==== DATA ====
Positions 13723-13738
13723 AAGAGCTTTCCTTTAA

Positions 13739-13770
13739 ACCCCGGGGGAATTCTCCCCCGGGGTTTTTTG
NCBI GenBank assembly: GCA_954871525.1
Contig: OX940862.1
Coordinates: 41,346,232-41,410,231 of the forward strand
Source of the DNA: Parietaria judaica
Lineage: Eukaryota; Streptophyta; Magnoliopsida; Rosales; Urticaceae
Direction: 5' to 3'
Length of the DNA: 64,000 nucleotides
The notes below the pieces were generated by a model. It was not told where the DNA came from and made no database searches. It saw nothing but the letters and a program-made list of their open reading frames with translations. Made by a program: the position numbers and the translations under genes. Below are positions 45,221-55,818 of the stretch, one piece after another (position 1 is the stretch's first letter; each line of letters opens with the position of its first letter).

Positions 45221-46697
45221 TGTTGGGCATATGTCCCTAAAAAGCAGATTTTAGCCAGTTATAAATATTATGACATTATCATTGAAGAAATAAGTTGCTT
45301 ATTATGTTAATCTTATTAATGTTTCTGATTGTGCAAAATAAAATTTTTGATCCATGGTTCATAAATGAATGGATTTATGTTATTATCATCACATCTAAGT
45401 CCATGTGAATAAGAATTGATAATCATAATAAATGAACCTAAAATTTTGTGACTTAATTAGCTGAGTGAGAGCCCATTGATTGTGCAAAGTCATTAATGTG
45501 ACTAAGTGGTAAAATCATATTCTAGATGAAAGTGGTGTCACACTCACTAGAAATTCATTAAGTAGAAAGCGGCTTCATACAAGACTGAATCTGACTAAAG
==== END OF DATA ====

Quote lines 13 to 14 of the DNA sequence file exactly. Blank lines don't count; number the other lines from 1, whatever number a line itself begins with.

Positions 45221-46697
45221 TGTTGGGCATATGTCCCTAAAAAGCAGATTTTAGCCAGTTATAAATATTATGACATTATCATTGAAGAAATAAGTTGCTT